http://www.bized.ac.uk/virtual
/via/theories/cal_total_costs.
htm

URL
http://www.bbc.co.uk/schools
/bitesize/business/production
/productioncostsrev2.shtml

URL http://www.s-
cool.co.uk/quicklearn
Costs and Revenue: Costs
and their curves

URL http://www.s-
cool.co.uk/quicklearn
Costs and Revenue: Worked
example of costs and their
curves
Anderton, Unit 31, pages 80-
83

Harrison and Nutter, Chapter
9, pages 91-93

Moynihan and Titley, Chapter
4, pages 61-70

Paisley and Quillfeldt, Part 6,
Unit 6.1, pages 136-141









d Students should be able to analyse
particular situations to show the effects of
substituting one factor for another and to
show the changes in total and average
cost as output changes.
Students need to be aware of the effects of
substituting one factor of production for
another, such as when production moves
from being labour-intensive to being more
capital-intensive. They could think of one
example of this, such as agriculture or car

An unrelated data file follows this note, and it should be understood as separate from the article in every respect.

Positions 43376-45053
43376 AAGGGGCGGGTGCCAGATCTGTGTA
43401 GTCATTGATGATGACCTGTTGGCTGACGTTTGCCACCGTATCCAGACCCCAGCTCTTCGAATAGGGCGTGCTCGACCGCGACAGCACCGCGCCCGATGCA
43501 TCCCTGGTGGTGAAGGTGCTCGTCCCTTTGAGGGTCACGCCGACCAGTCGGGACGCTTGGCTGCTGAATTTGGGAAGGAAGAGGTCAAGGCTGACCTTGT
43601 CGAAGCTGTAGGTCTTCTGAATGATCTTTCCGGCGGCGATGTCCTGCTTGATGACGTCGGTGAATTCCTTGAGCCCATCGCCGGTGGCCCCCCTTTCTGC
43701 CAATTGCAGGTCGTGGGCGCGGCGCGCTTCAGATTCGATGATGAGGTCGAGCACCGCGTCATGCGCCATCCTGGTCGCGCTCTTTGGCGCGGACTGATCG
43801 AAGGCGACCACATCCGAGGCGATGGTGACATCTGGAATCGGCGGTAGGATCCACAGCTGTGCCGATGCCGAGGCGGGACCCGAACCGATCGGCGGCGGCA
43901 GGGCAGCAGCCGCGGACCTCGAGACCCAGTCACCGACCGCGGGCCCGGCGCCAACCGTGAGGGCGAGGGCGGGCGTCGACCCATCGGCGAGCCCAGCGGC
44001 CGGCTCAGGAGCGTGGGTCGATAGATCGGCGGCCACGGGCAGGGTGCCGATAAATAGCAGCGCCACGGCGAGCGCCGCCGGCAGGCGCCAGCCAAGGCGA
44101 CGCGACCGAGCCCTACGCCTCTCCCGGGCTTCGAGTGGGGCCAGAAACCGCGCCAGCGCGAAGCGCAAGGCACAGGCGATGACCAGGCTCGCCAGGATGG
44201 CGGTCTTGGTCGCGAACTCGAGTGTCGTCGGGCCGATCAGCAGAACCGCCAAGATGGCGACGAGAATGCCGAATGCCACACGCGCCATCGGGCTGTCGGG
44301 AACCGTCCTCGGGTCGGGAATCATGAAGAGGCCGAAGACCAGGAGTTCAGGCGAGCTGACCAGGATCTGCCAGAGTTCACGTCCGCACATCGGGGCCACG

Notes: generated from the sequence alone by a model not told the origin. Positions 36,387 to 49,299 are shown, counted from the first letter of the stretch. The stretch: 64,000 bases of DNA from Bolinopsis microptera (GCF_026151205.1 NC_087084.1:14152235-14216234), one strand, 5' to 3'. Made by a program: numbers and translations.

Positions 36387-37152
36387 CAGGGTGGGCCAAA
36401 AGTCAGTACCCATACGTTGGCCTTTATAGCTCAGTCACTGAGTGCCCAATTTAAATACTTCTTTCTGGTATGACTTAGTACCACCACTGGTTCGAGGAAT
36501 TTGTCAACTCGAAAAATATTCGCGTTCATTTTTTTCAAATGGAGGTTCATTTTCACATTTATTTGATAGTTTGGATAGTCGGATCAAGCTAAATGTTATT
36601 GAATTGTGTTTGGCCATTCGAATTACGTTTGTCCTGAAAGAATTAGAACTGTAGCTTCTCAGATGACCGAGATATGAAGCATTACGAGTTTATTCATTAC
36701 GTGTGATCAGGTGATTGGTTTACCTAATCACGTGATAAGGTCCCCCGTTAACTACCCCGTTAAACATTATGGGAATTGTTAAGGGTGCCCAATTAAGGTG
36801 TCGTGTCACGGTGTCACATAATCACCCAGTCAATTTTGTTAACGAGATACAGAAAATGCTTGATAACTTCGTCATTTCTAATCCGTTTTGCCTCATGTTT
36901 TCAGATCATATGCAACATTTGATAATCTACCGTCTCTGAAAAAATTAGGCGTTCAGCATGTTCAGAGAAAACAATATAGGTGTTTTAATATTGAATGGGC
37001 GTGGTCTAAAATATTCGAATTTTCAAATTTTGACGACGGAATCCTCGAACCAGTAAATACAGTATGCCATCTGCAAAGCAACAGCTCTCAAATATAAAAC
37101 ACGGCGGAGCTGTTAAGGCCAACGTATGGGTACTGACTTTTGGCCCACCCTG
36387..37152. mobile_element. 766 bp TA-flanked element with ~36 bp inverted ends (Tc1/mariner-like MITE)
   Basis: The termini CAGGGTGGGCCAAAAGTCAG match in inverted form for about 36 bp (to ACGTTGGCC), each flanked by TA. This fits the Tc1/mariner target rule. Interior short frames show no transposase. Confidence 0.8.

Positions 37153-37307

production, and discuss the possible
URL http://www.s-
cool.co.uk/quicklearn
Costs and Revenue: Worked
example of costs and their
curves
Anderton, Unit 18, pages 48-
51

Anderton, Units 20-22, pages
54-61

Anderton, Unit 30, pages 78-
effects of such a change. They also need
to consider the possible extent of such
substitutability and the possible limits on it;
for example, how likely would such a
change be in relation to teaching.
Anderton (page 54) has a study point on
this for students to answer and a data
response question (page 60) in relation to
the production of confectionery. Harrison
and Nutter (pages 40-42) have a question
and answer on the combination of capital
and labour in production.
Students need to understand the link
between a change in output and a change
in total and average cost. The case study in
Moynihan and Titley already referred to
(pages 61-70) is good on this. The study
points in Anderton (page 80) will also help
students appreciate how total and average
costs can change.
79
Anderton, Unit 31, pages 80-
83

Harrison and Nutter, Chapter
5, pages 31-33 and 40-42

Harrison and Nutter, Chapter
9, pages 91-93

Moynihan and Titley, Chapter
2, pages 17-19

Moynihan and Titley, Chapter
4, pages 61-70